November 10, 2018
Writing a P2 Simulator in Elixir
When you look at the minicomputers of old they were glorious. They had all the things that you could ever want from a computer. Gleaming metal, flashing lights, switches that allow you to modify individual bits in memory or storage on demand. On many of them, you could step each instruction watching the values of registers change as each instruction execute. It was bare metal, you could touch your computer’s soul.
In the modern age, the only way you can get that close the metal is to go to microcontrollers. Regular CPUs are now way too abstracted… they’re practical, pragmatic, but superficial.
The quintessential minicomputer console - the PDP/11
Enter, the P2.
There’s a new kid on the block. Okay, the ‘kid’ has been in development for 13 years but it’s a CPU that has been optimized in such a way that writing in assembly is a dream. Don’t get me wrong, you cam still write code in C if you want… but I really love assembly. I love the honesty of it.
Here’s the kicker - at the time of writing, only 10 of these exist in the world.
(a hundred more should hit developers in the next 2-3 weeks to shake out the final bugs before first production runs…)
This is a multi-core uC from the very beginning. The processor at a high level contains eight (8) identical cores that all have identical access to on-die shared memory (called HUB memory), and 64 individually programmable I/O pins.
Here’s an abridged version of the spec:
Every one of the eight cores has:
- Access to all I/O pins.
- 4k of RAM (2k is private, 2k can be inspected/modified by another core) - “Stupid Fast Memory”.
- Code can be executed from above core memory, or from the shared memory area (“Much more, but not-so-fast” Hub Memory).
- Certain types of data copying/processing can be offloaded to “streamers” which run independently of the cores and write data to the above private memory (think DMA).
- Specific Assembly Instructions designed to make writing your OWN language interpreters trivial.
- VGA / Composite / Soon-to-be HDMI output - native.
- Hidden debug interrupt support for single-stepping, breakpoints, and polling. Hidden debug interrupt for single-stepping, breakpoint, and polling
The Hub has:
- 512k RAM
- Clockable up to 280Mhz
- Every pin has modes. These modes include “GPIO”, “Async / Sync Serial”, “DAC”, “ADC”, “USB”, “Quadrature” (I mention them because they’re the ones I understand… there are many I don’t”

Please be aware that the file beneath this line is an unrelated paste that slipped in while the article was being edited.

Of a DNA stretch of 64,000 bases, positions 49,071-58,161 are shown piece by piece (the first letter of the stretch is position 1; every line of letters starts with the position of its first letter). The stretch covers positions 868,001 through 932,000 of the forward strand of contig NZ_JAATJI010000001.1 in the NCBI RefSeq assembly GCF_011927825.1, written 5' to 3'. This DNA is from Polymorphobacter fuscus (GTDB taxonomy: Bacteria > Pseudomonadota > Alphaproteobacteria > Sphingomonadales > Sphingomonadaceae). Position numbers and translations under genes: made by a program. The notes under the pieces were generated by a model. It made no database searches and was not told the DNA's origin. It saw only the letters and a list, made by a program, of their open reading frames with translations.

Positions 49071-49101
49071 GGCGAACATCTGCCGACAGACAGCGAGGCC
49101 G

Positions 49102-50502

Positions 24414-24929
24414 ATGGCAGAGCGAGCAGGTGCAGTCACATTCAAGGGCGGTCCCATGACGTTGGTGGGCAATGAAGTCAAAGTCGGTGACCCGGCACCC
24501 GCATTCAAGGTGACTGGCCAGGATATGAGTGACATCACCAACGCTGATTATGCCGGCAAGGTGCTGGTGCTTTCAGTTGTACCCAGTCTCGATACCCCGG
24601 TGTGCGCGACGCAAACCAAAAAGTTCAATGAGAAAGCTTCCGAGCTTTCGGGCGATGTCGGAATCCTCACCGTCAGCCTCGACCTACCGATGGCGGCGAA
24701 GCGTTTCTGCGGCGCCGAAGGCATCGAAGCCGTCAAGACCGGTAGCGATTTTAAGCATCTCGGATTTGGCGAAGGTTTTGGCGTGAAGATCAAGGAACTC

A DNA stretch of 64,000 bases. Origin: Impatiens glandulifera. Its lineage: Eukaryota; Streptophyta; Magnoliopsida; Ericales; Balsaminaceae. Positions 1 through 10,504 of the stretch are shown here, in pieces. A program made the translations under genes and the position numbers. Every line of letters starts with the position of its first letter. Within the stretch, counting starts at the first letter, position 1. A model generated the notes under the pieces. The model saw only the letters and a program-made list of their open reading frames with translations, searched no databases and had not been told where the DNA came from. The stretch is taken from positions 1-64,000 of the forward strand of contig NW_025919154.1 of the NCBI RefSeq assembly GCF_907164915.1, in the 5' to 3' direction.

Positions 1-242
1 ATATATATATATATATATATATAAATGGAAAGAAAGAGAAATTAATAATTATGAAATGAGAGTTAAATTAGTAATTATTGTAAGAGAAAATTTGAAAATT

Full docs live here:
So you’re building a minicomputer?
In the long term? Yes.
(do you think it will be a badge?)
But why a minicomputer? Why not just port the erlang virtual machine to it?
Let’s compare the P2 to other minicomputer CPUs of old
|Number of Registers||8 x 16 bits||20 x 8 bit, 4 x 16 bit||1024 x 32 bits|
|Instruction Format||16 bits||8 bit, 16 bit, 24bit, yolo - lol||32 bits|
|Memory||256k||Typically 64k||512k (on die)|
|Number of Cores||1||1||8|
So clearly, the P2 is easily capable of not only being a full minicomputer in its own right, the the additional cores can be set up to drive network / video / keyboard / paper-tape readers and other assorted IO devices.
Why are you talking about hardware when this article talks about building an emulator?
(Maybe I am thinking of doing a hardware port of the erlang virtual machine)
So we have:
- a uC with 8 cores.
- An Assembly language that is specifically written to make writing bytecode interpreters trivial.
- If I were to port erlang to this uC, I would want to look at being able to scale the number of processors indefinately.
- How do I model that?
- How about if our Propeller Core is emulated in elixir as an erlang process… then I could test scaling into the hundreds of thousands of uC cores (cogs).
- Write a disassembler.
- Write a P2 emulator.
- Build the hardware version to compare against emulator.
- Use XBYTE and friends to write a native erlang bytecode interpreter.
- Profit! (Well, probably not).
Truth is, I’m going to learn a TON. I’m going to learn a ton about how computers really work, how the erlang virtual machine REALLY works, and… most importantly I will be back at the individual bits where I belong.
One proposed layout for the P2 minicomputer console…
psst… so I guess I didn’t get to the Elixir part by the end of this article. You should go to the next article as that’s when we start writing code